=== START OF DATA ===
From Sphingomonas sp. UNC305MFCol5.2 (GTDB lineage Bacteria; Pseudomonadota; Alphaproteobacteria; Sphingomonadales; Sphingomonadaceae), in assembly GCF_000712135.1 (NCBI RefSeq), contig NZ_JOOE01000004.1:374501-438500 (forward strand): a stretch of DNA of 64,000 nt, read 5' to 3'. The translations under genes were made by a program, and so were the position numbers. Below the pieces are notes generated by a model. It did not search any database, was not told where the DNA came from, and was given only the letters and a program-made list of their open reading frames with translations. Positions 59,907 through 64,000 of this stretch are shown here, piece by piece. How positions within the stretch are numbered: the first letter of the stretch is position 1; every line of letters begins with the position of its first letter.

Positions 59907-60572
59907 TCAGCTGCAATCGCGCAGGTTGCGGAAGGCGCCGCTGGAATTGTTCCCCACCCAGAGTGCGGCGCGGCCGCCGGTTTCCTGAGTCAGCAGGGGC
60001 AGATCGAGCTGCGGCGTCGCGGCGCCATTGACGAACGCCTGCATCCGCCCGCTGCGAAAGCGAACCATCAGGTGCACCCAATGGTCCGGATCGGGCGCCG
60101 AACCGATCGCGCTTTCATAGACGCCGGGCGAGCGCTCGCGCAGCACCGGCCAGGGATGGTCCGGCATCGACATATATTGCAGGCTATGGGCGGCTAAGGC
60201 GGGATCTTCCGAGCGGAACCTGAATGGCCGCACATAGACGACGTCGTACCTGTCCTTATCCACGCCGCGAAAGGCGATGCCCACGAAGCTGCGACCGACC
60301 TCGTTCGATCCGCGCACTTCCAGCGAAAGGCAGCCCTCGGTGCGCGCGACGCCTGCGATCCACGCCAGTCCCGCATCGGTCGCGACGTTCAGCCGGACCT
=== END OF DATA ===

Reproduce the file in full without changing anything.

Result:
From Sphingomonas sp. UNC305MFCol5.2 (GTDB lineage Bacteria; Pseudomonadota; Alphaproteobacteria; Sphingomonadales; Sphingomonadaceae), in assembly GCF_000712135.1 (NCBI RefSeq), contig NZ_JOOE01000004.1:374501-438500 (forward strand): a stretch of DNA of 64,000 nt, read 5' to 3'. The translations under genes were made by a program, and so were the position numbers. Below the pieces are notes generated by a model. It did not search any database, was not told where the DNA came from, and was given only the letters and a program-made list of their open reading frames with translations. Positions 59,907 through 64,000 of this stretch are shown here, piece by piece. How positions within the stretch are numbered: the first letter of the stretch is position 1; every line of letters begins with the position of its first letter.

Positions 59907-60572
59907 TCAGCTGCAATCGCGCAGGTTGCGGAAGGCGCCGCTGGAATTGTTCCCCACCCAGAGTGCGGCGCGGCCGCCGGTTTCCTGAGTCAGCAGGGGC
60001 AGATCGAGCTGCGGCGTCGCGGCGCCATTGACGAACGCCTGCATCCGCCCGCTGCGAAAGCGAACCATCAGGTGCACCCAATGGTCCGGATCGGGCGCCG
60101 AACCGATCGCGCTTTCATAGACGCCGGGCGAGCGCTCGCGCAGCACCGGCCAGGGATGGTCCGGCATCGACATATATTGCAGGCTATGGGCGGCTAAGGC
60201 GGGATCTTCCGAGCGGAACCTGAATGGCCGCACATAGACGACGTCGTACCTGTCCTTATCCACGCCGCGAAAGGCGATGCCCACGAAGCTGCGACCGACC
60301 TCGTTCGATCCGCGCACTTCCAGCGAAAGGCAGCCCTCGGTGCGCGCGACGCCTGCGATCCACGCCAGTCCCGCATCGGTCGCGACGTTCAGCCGGACCT